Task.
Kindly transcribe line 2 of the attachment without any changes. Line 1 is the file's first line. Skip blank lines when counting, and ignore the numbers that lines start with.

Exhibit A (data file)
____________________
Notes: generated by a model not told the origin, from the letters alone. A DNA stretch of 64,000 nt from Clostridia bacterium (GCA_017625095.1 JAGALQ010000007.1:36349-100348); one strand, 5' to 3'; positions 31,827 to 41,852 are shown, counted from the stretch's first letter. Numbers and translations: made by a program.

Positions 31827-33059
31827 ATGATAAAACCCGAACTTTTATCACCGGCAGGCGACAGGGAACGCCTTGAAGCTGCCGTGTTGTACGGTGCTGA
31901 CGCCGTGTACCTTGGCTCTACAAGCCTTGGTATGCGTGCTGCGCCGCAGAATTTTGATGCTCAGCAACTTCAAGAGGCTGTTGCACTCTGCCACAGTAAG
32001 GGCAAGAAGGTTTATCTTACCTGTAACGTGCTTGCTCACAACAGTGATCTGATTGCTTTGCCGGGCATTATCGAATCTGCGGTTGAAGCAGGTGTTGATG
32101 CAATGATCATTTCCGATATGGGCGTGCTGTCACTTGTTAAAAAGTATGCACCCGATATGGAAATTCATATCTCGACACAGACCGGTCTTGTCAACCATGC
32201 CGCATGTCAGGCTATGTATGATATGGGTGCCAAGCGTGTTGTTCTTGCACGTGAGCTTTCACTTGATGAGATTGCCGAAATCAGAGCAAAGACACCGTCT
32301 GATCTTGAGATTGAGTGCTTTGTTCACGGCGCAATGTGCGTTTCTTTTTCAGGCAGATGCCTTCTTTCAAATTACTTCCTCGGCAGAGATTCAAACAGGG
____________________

Positions 31827-33059